Bird toys and games aren’t just about keeping your pet entertained. These activities are necessary for their physical and mental health. The goal with enrichment is to mimic your bird’s natural behaviors, like foraging, perching, or digging, but you don’t need fancy gadgets to do this. There are tons of DIY bird toys you can throw together at home.
Bird enrichment varies based on your pet’s species and size. You won’t create the same toys or engage in the same games with a canary as you would a duck because they have very different natural behaviors. Use this guide to provide your pet bird with exactly what they need to keep them happy.
The Association of Avian Veterinarians suggests “homemade foraging toys using safe items, such as cardboard boxes, unwaxed cups, cardboard egg cartons, or paper towel rolls" for birds to play with.
DIY Toys for Canaries and Small Birds
Thread bird-safe fruits onto a stainless-steel skewer and hang it in their cage to promote pecking behaviors.
Give your pet perches made out of different materials with a variety of textures to help them stretch and exercise their feet.
Playing soothing music or ambient sounds for your bird can provide them with auditory enrichment. And if they’re a songbird, like a canary, it can actually encourage them to sing!
DIY Toys for Pet Chickens
Chickens are incredibly intelligent birds that need mental stimulation to keep them busy. Similar to other bird species, a bored chicken can become a destructive chicken. Bullying and destroying areas of the coop are just a few of the behaviors you can see in chickens when they’re not engaging in enough enrichment. Try these enrichment DIYs.
Hang fruit or leafy greens from strings within your chicken’s coop to encourage them to stretch and peck for their yummy treat.
Make a fun DIY bird toy for your chicken friends by drilling holes in an empty water bottle and then filling it about 1/3 of the way with their feed. Hang the bottle so it’s low enough that they can peck at the holes for a fun and enriching time.
Make a DIY dust bath for your chickens using a large, shallow vessel and chicken dust.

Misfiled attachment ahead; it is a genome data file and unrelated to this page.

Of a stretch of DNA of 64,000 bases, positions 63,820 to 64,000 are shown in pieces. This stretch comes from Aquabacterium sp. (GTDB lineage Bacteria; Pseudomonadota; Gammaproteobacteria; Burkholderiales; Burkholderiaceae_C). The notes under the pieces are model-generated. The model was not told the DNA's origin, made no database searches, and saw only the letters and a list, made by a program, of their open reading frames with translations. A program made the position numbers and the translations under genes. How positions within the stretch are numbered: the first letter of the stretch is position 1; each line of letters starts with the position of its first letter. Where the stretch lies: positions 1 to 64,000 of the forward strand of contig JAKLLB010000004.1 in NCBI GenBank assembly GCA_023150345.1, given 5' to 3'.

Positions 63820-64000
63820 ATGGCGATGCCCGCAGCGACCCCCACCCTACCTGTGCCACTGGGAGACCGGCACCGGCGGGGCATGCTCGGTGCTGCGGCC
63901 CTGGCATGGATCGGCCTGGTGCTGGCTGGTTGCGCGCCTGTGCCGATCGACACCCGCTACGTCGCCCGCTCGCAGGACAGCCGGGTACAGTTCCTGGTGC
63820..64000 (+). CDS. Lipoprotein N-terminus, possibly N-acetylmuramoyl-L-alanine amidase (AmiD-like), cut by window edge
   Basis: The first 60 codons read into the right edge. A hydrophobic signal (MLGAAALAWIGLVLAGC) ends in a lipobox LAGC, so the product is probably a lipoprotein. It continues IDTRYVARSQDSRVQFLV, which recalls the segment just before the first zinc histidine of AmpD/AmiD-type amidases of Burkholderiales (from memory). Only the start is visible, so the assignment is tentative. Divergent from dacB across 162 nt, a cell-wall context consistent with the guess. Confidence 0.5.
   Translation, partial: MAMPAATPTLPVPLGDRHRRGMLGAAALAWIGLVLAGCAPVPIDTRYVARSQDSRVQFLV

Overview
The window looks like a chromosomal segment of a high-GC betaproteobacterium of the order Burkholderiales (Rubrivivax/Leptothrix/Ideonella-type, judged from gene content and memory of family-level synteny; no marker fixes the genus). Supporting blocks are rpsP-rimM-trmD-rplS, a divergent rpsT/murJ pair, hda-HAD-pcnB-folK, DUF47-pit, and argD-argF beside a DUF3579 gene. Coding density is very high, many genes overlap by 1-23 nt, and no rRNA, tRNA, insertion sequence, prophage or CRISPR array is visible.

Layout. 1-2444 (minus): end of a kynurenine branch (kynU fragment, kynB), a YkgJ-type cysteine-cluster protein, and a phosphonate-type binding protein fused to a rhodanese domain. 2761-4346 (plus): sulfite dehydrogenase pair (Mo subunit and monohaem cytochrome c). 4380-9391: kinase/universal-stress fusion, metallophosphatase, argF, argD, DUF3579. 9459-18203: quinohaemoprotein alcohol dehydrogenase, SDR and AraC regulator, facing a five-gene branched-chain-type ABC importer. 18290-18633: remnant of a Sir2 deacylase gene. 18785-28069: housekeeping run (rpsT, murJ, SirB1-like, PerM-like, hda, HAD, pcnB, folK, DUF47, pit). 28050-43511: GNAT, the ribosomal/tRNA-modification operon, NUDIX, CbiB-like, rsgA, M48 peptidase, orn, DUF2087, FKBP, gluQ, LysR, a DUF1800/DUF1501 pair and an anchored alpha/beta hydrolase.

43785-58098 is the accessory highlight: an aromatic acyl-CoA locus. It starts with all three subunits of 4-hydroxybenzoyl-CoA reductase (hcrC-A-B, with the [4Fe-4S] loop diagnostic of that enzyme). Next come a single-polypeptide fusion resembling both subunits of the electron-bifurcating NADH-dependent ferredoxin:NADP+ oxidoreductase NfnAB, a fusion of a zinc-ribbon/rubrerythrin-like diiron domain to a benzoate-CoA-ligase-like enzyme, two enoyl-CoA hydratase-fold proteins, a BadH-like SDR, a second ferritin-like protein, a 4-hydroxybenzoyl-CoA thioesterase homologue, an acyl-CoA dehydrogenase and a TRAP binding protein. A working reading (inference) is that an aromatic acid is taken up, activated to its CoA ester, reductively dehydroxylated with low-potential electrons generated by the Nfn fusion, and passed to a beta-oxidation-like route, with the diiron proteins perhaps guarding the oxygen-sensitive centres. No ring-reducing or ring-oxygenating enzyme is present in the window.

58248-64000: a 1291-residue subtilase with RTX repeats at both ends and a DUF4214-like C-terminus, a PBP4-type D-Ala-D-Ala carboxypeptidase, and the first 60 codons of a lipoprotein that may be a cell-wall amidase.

Mirror, Mirror, on the Wall
Mount a mirror in your yard for your chickens to marvel and peck at.
DIY Toys for Parrots & Budgies
Parrots come in all sizes, from the tiny budgie to the enormous macaw. Still, their enrichment needs are fairly similar. Just keep your bird’s size in mind when offering them DIY bird toys to prevent them from eating anything they shouldn’t.
Place treats, like seeds or nuts, in crumpled and rolled-up pieces of paper so they have to work for them.
Bead Foot Toy
String large beads on a piece of sisal, leaving a bit of room on the string to allow the beads to slide. Secure the beaded rope within their cage for them to play with as foot toys.
Weave a piece of lettuce through the bars of your pet’s cage or place a large broccoli floret on top of the cage to encourage foraging behavior.
Make a DIY swinging bird perch using a dowel of bird-safe wood and rope. Make sure the rope is secured well to prevent your pet from eating it.
Grab several small, unwaxed paper cups and place a few pieces of food or treats between each cup. Stack the cups and watch your parrot unstack them in order to get their reward.
If you’re familiar with origami or up for a challenge, make a paper ball to place treats inside.
Sprinkle shredded carrots, nuts, seeds, or bits of fruit out on a flat surface, like a table or the floor, to encourage ground foraging.
Parrots actually prefer working for their food even when there’s food available, which is a behavior called contrafreeloading.
DIY Toys for Pet Ducks
Ducks rely on water, which is why their enrichment toys and activities vary so much from other birds. Try these games to keep your duck from getting bored.
Freeze duck-safe veggies and fruits into a large block of ice, then float it in a kiddie pool or their typical body of water. They’ll peck at the food as the water melts.
Place floating treats, like a piece of lettuce, in their water course to encourage water foraging.
Hide treats within a sandbox to encourage your duck’s natural digging behavior.
Turn on a gentle sprinkler for your duck to play in.
Drill holes in an empty water bottle, then fill it about 1/3 full of their feed and resecure the lid. Your duck can peck and push it around to get the feed.
Enrichment for Your Bird's Life and Health
Enrichment is something you and your bird can engage in together. While you’re preparing their DIY toys or watching them forage for food, your bond is getting that much stronger. Think of it as work you’re putting in toward your relationship as well as your pet’s happiness.